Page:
Typology in the Old Testament is everywhere and it is particularly abundant in the book of Genesis. And this book is especially ripe with Christological typology. This is to be expected, given that the Lord Jesus himself explained in several places that the entire Old Testament was written to testify of Himself and His saving work on our behalf.
For centuries, it has been thought that classical humanism’s effect on Christianity was a negative one. Renaissance humanism was thought to be largely secular in its nature; creating such a high view of man that the only natural result would be a diminished view of God. However, more modern research has uncovered much religious thought among the humanists of the Renaissance.
A key component to understanding the “when” of the kingdom is to have a firm understanding of the way that the Bible talks about time and the way that it is divided. Scripture makes mention of two ages: the age that is and the age that is to come.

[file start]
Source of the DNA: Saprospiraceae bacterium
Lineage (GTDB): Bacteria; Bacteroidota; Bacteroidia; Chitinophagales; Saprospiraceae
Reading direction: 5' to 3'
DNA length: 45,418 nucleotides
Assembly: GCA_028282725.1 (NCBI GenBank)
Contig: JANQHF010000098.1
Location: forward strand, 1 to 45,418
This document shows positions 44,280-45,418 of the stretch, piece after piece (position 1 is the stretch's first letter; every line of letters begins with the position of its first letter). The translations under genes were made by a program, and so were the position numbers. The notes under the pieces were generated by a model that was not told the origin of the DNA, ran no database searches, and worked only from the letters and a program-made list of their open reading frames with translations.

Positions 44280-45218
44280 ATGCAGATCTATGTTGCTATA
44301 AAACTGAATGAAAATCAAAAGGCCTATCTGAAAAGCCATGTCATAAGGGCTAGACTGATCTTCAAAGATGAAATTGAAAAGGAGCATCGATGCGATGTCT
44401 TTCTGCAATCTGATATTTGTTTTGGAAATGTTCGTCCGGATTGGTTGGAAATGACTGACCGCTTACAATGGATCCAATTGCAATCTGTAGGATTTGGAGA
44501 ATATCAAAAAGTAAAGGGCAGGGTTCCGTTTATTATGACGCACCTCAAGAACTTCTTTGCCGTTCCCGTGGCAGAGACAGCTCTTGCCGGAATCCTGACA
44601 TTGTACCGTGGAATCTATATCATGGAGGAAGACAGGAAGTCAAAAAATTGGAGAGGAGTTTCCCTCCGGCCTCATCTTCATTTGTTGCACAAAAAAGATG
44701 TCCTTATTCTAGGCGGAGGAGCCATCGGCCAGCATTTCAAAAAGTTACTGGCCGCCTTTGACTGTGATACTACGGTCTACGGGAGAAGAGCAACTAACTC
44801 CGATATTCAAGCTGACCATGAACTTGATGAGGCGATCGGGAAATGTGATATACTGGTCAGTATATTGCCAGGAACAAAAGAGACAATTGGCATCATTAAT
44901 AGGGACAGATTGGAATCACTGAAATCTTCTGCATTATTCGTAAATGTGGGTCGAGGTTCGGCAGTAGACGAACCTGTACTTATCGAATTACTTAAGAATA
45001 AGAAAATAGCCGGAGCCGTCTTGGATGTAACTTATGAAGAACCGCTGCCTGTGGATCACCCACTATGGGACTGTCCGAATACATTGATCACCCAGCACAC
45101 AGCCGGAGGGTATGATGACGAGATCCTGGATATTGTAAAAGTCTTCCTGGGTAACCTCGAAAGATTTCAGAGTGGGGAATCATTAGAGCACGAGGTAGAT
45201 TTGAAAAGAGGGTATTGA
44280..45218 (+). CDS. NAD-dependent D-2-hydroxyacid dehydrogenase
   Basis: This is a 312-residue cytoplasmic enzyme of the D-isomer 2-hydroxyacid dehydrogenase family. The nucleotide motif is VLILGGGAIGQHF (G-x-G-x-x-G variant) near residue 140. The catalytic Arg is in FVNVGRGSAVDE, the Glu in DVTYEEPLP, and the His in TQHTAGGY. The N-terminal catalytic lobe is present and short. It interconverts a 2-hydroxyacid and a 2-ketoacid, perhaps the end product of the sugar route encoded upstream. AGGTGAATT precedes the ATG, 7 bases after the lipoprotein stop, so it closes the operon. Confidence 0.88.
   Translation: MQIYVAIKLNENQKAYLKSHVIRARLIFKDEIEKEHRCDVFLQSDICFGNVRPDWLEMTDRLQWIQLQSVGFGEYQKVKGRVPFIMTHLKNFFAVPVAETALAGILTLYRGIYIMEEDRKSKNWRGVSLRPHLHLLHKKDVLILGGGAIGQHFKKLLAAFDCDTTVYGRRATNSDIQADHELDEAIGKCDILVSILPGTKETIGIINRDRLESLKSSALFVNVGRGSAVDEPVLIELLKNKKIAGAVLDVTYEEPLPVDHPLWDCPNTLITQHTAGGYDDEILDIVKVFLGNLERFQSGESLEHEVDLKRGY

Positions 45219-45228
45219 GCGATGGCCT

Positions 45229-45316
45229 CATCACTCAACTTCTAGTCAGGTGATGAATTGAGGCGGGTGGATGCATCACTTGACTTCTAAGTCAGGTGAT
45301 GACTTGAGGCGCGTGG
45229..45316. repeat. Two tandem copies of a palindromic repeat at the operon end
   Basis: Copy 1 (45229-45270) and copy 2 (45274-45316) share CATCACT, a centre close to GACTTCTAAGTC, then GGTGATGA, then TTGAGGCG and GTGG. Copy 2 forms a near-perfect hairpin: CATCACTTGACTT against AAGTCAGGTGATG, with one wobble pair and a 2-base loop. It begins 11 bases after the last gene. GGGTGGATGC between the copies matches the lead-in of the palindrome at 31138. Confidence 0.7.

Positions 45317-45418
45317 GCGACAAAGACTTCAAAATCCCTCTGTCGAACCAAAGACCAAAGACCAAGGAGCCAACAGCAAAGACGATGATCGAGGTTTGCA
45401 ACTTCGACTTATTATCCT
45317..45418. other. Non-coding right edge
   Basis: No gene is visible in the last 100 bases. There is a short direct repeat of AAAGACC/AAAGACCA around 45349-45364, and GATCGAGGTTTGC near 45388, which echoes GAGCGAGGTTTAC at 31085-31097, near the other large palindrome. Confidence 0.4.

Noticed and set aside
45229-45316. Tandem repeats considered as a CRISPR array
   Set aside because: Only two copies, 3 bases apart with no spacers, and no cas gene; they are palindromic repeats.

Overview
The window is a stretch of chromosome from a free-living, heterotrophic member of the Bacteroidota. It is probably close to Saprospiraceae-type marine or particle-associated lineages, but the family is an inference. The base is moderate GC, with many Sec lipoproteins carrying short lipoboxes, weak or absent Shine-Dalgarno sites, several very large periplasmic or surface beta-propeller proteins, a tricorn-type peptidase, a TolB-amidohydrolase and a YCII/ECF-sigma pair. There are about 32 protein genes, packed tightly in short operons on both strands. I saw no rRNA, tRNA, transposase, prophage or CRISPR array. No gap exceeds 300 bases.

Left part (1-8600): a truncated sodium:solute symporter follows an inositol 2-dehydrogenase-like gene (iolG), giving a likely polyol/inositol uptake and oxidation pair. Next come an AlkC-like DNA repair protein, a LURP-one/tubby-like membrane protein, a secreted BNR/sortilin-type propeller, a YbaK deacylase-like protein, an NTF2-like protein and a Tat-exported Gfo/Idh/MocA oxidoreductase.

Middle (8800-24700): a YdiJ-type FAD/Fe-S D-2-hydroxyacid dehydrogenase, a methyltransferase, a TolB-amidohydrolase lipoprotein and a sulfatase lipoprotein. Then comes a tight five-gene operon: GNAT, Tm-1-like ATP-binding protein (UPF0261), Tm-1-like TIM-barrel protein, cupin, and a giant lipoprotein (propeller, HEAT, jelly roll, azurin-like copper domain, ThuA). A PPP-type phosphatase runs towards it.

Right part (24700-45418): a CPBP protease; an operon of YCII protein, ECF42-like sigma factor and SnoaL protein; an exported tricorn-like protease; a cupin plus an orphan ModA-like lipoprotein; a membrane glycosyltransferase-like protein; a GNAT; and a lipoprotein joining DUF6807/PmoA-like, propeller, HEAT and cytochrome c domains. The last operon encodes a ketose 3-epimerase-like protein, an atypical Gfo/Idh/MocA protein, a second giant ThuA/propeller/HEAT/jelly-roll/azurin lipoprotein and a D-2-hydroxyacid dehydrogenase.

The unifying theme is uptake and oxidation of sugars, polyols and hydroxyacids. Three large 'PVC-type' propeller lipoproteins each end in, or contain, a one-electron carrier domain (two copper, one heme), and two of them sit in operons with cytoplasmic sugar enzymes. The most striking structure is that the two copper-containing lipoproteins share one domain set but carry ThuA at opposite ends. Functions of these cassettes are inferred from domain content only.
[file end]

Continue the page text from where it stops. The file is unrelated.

Despite the lifestyle of most modern Christians, poverty is an ethical problem with which Christians need to deal. At least 80% of the global population lives on less than $10 a day. Where most Americans would consider making even $10 an hour as outrageous, the majority of the human race considers that kind of wage an abundance. This is certainly a Christian problem—and more heavily, it is an American Christian problem. Specifically speaking about American Christians, Steve Corbett and Brian Fikkert remark that “by any measure, we are the richest people to ever walk on planet Earth.”
Humor can be credited to God in a way that does not diminish the weight of His holiness, nor take away from the solemnity that should accompany our reverence of Him. In fact, viewing God as humorous, if done correctly and biblically, through the lens of Scripture, actually serves to heighten our adoration of Him.